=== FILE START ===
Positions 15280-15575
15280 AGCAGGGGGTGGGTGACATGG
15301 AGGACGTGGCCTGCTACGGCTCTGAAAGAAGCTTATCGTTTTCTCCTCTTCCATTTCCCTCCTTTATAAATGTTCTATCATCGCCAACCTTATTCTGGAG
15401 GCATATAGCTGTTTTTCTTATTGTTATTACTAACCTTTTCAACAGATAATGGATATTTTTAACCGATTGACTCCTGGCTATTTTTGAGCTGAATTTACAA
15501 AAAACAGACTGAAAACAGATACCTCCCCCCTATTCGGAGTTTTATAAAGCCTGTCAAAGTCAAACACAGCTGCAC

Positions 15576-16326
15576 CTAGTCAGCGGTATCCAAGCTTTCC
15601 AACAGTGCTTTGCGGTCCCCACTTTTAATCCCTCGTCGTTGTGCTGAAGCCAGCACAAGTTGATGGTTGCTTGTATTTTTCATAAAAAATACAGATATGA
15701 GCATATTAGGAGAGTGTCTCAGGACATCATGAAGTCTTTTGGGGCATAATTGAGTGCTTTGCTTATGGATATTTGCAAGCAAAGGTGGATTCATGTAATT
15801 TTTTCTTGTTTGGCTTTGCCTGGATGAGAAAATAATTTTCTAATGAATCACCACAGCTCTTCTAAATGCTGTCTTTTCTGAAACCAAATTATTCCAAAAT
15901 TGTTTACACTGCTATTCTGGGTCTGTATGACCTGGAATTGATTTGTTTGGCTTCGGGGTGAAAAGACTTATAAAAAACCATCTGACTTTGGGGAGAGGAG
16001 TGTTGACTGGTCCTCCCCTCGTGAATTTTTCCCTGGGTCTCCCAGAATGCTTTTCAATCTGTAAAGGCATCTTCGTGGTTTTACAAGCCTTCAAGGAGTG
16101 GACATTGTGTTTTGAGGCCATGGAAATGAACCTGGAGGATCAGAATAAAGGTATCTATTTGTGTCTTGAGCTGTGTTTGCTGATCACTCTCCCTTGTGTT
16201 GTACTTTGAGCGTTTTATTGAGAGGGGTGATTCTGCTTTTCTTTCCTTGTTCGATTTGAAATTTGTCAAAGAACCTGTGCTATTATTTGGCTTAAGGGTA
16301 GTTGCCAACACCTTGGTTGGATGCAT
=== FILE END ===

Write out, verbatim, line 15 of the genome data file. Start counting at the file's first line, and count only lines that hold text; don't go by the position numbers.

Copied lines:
16301 GTTGCCAACACCTTGGTTGGATGCAT